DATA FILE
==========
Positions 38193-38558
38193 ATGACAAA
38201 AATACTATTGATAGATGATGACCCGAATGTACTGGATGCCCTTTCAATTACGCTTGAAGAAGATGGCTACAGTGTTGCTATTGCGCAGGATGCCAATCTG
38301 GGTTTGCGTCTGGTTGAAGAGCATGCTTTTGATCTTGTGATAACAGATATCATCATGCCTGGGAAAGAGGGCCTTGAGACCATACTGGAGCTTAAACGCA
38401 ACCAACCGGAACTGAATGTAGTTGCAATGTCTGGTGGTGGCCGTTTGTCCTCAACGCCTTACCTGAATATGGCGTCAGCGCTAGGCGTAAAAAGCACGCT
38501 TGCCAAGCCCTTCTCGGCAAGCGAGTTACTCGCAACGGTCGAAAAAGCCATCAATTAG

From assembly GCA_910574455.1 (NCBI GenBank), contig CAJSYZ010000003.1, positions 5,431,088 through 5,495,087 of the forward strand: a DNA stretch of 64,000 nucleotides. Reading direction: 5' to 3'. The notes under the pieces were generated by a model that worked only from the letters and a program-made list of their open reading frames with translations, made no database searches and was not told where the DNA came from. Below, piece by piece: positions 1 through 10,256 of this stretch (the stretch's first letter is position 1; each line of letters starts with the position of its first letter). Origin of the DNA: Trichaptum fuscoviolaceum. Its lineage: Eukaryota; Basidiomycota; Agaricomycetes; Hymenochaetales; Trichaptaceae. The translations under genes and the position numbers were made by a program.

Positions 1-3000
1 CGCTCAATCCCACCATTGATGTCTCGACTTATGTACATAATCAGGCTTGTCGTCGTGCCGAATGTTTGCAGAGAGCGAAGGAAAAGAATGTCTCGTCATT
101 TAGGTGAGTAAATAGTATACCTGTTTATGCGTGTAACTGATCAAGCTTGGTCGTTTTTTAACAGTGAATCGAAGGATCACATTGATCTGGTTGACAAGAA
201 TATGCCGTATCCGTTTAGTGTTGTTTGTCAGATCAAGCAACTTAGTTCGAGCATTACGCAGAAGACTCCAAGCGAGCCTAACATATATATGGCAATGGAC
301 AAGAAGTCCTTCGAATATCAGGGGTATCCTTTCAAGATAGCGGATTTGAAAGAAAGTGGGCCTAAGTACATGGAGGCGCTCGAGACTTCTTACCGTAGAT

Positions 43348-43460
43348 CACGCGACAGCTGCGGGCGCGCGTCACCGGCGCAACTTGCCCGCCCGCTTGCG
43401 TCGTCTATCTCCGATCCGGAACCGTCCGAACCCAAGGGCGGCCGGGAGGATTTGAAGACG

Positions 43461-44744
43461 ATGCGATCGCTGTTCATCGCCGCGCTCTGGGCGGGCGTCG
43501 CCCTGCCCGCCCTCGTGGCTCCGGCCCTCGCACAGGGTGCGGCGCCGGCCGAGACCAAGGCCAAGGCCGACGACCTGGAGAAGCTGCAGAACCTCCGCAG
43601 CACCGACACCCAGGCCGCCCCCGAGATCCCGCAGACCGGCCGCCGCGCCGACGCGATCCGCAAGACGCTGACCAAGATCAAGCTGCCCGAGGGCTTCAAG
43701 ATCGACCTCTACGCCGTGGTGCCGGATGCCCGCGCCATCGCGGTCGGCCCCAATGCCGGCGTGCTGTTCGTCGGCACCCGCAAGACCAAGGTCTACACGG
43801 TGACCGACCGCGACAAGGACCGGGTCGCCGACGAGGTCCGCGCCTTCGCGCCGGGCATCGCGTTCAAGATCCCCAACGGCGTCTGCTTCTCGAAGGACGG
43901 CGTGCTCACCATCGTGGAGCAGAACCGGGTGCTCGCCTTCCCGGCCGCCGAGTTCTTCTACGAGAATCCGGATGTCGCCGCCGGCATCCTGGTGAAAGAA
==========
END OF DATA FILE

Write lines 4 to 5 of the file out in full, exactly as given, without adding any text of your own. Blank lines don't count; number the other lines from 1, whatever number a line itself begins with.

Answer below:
38301 GGTTTGCGTCTGGTTGAAGAGCATGCTTTTGATCTTGTGATAACAGATATCATCATGCCTGGGAAAGAGGGCCTTGAGACCATACTGGAGCTTAAACGCA
38401 ACCAACCGGAACTGAATGTAGTTGCAATGTCTGGTGGTGGCCGTTTGTCCTCAACGCCTTACCTGAATATGGCGTCAGCGCTAGGCGTAAAAAGCACGCT